Analysis: To Help the Kids: Educate the Educators

True-and-false tests and multiple-choice questions don’t get the job done

By Gabe Pressman
|  Wednesday, Jan 11, 2012  |  Updated 6:37 PM EDT
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Governor Andrew Cuomo continues to pressure the State Assembly to enact a new way to evaluate teachers and principals.

At stake are hundreds of millions of dollars in federal funds for New York schools.

The governor doesn’t want to lose out on this money. That’s understandable. But what continues to elude me is why there is no input into the process by the people most concerned: parents, students and the teachers who instruct them.

Since Mayor Bloomberg first centralized the school system, the parents and children have been basically left out. Indeed, I remember, in the early days of his administration how the mayor, when he was criticized by parent members of his educational advisory panel, had a simple answer to their grievances. He fired them.

Our new governor has a chance to involve parents and children in finding new ways to evaluate teachers and principals. So far the methods for such a process seem controversial -- and unreliable.

The educational establishment and officials like Cuomo and Bloomberg seem determined to use statistical measures for competence in the school system. I remember, as a kid in the Bronx, discovering that the best teachers were those who made eye to eye contact -- and who believed that the mission of the teacher and her principal was to unlock the potential in each girl or boy. It’s still a good model for testing the students and identifying the best teachers. True-and-false tests and multiple-choice questions don’t get the job done.

 “No one is asking parents what they think," Kim Sweet of Advocates for Children of New York told me. "If they did, the parents would say they cared less about test scores than on the professional development of teachers.”

As for Cuomo, she said: “I don’t think he’s really delved into this issue. He doesn’t want to. He is not asking people down at the individual school level what they need or want. The proper education of teachers is of great importance and I believe parents know this to be true.”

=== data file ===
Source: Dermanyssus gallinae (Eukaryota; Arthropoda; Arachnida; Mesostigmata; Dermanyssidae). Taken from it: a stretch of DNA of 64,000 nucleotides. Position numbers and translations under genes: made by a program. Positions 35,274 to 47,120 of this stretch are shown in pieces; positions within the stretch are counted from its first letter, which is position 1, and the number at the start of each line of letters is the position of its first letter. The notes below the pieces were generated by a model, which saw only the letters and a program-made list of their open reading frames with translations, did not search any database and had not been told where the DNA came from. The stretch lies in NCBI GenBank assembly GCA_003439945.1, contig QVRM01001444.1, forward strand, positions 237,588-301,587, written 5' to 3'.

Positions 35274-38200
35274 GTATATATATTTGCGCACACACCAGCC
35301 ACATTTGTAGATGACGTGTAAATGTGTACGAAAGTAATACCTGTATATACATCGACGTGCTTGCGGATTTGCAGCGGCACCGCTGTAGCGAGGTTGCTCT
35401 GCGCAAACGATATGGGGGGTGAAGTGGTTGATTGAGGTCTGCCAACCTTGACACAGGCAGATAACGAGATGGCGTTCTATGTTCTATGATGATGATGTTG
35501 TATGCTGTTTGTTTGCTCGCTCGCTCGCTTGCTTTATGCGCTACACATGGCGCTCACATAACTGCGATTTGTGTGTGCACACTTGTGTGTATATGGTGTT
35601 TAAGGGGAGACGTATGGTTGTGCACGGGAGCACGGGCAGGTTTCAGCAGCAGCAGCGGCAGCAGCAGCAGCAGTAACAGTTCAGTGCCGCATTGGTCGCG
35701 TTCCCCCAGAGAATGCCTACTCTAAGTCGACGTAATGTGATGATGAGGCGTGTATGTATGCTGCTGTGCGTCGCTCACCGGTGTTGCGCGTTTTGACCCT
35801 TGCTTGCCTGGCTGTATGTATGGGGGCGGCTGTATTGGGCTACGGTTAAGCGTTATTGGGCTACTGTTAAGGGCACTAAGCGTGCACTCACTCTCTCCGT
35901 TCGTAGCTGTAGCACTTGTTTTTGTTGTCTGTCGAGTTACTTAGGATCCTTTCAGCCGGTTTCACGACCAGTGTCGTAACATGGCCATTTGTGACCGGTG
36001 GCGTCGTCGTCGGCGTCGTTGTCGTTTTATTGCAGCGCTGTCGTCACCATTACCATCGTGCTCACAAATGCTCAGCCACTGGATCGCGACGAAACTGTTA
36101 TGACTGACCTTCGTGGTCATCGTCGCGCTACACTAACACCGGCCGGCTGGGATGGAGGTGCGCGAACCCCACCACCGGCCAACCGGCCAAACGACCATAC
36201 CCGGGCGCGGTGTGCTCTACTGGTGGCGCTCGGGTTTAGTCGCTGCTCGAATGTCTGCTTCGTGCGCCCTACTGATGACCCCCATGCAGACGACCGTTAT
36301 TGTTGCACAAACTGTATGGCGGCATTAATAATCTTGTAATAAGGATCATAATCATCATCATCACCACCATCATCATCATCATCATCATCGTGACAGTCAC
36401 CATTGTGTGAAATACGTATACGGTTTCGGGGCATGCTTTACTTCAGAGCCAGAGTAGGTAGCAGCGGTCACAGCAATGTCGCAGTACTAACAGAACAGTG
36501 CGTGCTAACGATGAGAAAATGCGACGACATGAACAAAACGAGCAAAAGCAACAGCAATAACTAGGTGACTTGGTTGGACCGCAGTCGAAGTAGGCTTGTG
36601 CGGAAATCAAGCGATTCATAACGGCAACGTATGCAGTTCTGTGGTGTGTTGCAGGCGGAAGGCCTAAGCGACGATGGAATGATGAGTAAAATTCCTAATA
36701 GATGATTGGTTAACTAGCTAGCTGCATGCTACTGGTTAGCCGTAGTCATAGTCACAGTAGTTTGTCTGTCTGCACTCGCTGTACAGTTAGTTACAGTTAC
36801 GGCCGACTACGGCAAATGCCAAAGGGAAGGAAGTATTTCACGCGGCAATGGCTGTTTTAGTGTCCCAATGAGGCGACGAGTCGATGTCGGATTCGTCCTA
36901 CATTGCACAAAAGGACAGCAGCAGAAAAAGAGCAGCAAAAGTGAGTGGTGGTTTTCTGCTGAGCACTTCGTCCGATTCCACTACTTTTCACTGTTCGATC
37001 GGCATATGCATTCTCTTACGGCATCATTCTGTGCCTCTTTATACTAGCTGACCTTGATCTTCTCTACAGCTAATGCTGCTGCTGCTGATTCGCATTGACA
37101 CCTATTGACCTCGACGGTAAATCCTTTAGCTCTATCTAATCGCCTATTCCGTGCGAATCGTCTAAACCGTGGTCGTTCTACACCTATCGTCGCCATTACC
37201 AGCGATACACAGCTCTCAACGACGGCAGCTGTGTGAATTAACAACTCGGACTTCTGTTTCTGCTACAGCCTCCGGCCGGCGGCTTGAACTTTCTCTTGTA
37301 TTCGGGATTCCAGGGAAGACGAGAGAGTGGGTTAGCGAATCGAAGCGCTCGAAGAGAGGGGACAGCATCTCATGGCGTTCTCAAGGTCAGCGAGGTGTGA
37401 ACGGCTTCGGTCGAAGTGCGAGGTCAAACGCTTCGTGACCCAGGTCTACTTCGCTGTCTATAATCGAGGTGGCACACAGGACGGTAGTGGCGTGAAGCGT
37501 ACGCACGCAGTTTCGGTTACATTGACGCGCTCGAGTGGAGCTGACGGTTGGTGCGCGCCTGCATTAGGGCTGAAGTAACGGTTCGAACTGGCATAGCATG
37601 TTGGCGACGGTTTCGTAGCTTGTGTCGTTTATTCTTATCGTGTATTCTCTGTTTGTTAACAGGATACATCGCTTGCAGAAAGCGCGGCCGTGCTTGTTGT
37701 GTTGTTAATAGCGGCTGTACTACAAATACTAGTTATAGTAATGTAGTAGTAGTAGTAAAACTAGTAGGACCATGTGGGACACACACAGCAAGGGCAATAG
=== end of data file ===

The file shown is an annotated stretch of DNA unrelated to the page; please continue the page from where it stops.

Carol Corbett Burris, principal of South Side High School in New York, called the state’s teacher education plan “nutty.” She says “rating teachers by scores was a political decision made by corporate reformers and policy makers who never took the time to make sure that what they mandated made any sense at all.”

And, in a starkly vivid critique, Ms. Burris declares: “School reform has become the feeding ground for profiteers, consultants and those who have built careers and celebrity out of disparaging teachers and deriding public schools.”

Ms. Burris, whose essay carried the ironic title “Forging Ahead,” was named 2010 New York State Outstanding Educator by the School Administrators Association of New York State.

Even as more than 1,100 New York State principals, have signed a petition opposing state mandates similar to the federal Race to the Top requirements, educators are frustrated, angered and befuddled. They find it hard to accept the crazy standards for excellence for teachers and principals.

It’s time perhaps that a committee of parents should be established to educate the educators -- or at least let them know that they’re watching and are demanding a good deal for their kids.

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